Visit the myspace page for up to date information.

Spiders Web 11

Spider's Web #11
In case the title doesn’t give you a clue of the content of this zine, Spider’s Web describes itself as a “zine for the goth-hearted” and blends music content with other articles on the goth lifestyle. This issue dated Winter 2008 includes a short story about a Vampire, interviews with bands including Esoterica, Richard Christ and 3rd Room and interviews with readers about ‘life as a goth’ and even a fashion designer which make for interesting reading. Personally my favourite features were interviews with the magazine editors of ‘Bite Me’ (for vampire enthusiasts) and Fae (all about faeries).
This issue was £2.50, visit the myspace page for information on latest issue.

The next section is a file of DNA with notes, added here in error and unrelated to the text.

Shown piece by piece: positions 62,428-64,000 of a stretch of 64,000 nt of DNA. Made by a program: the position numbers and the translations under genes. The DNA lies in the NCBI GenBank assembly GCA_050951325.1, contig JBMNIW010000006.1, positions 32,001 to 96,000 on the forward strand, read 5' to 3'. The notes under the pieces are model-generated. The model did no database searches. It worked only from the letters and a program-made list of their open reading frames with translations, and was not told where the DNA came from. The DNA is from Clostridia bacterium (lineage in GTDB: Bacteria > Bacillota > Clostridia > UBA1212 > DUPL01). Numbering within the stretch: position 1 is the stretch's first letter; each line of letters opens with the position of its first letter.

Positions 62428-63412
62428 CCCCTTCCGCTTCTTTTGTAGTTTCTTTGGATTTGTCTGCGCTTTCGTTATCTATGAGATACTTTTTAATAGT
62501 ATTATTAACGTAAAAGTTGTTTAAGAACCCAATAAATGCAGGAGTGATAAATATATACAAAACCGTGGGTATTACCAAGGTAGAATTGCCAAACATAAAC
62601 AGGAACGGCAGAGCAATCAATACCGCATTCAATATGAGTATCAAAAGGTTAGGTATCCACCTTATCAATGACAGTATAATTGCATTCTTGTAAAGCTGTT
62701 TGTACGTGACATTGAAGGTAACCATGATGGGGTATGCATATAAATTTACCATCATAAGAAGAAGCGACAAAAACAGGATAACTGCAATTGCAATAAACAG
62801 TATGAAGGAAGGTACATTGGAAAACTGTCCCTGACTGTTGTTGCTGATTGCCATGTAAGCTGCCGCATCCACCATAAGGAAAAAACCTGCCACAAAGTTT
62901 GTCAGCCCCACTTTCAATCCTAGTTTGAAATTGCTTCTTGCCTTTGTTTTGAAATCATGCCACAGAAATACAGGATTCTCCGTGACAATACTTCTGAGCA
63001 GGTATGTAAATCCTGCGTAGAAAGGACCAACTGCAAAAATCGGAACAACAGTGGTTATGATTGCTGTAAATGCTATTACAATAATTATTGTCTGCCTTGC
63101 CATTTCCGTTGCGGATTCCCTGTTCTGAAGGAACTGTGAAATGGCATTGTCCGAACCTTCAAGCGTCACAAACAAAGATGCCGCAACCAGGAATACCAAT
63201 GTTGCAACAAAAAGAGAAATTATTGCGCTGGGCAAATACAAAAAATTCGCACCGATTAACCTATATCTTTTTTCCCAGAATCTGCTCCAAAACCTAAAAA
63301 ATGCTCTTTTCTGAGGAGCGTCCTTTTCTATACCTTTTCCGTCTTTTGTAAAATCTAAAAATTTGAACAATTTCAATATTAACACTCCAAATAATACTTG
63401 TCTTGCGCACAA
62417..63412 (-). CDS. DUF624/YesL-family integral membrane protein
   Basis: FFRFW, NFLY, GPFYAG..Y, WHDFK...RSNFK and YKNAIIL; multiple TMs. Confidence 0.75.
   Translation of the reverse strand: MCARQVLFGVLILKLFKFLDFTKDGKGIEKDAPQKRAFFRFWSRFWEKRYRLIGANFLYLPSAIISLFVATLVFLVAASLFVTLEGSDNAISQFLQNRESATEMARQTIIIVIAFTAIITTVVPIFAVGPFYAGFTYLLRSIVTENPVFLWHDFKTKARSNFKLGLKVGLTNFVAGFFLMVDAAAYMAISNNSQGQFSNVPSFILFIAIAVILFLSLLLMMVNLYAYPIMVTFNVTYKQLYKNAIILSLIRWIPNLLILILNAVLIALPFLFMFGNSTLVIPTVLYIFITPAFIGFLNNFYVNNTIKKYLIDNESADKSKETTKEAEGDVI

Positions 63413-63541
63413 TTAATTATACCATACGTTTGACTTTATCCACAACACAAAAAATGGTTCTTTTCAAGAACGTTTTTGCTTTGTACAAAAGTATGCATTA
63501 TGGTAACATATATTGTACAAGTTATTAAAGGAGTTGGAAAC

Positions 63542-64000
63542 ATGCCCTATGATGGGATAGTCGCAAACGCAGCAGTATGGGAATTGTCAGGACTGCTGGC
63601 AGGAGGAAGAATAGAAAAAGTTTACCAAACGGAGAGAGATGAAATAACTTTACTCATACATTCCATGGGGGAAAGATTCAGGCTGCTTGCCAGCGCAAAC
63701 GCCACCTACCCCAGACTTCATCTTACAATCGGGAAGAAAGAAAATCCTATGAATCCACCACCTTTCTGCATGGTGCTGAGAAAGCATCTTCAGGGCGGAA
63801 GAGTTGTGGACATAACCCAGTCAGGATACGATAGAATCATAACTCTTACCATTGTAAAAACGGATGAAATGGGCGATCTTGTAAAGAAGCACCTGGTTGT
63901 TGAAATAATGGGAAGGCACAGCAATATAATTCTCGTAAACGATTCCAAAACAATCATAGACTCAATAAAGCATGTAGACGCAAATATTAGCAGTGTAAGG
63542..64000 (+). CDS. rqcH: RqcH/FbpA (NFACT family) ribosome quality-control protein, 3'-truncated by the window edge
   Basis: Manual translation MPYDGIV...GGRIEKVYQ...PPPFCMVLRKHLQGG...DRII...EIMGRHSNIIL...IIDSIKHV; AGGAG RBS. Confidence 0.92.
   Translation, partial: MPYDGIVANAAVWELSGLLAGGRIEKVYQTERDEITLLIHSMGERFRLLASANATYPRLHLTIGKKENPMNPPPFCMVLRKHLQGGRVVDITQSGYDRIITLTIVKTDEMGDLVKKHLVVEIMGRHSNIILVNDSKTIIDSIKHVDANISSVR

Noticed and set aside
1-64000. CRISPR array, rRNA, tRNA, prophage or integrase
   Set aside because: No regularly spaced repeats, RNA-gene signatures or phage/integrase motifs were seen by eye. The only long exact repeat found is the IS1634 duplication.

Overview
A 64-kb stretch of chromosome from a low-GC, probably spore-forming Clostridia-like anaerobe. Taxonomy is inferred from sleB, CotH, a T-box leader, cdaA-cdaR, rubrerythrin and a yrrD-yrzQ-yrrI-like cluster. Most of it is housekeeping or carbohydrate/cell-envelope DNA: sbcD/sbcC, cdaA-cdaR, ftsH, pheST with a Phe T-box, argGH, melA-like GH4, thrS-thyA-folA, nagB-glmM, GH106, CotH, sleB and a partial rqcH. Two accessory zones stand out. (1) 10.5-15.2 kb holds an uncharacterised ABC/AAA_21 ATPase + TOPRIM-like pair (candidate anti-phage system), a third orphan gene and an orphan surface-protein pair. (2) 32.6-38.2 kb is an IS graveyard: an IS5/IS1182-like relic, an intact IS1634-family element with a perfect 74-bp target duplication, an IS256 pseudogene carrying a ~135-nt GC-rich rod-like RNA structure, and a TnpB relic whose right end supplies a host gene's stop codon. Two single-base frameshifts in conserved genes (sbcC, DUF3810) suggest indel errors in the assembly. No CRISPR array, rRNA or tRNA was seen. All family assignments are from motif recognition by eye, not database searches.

Organism

Orga{ni}sm: a personal guide to Tokyo and all things Japanese #2
…And now for something completely different! This fanzine is written by Gianni, an Italian living and working in Japan and Orga{ni}sm is all about his experiences in the country. This second issue features articles on people-watching on the train, ten ways to spend New Year’s Eve in Tokyo, three things you don’t have to pay for and a very interesting article on the first western immigrants in Japan as well as some fanzine reviews. Well-written and informative, this is well worth a look if you can find it. This issue is dated Winter 2005 and I’m not entirely sure if there are any new issues, but check out Gianni’s blog for fanzine reviews and updates on other publications he has made, including the very good ‘Call & Response’ which features writing from contributors on a particular theme each issue.

Everlong

Everlong #11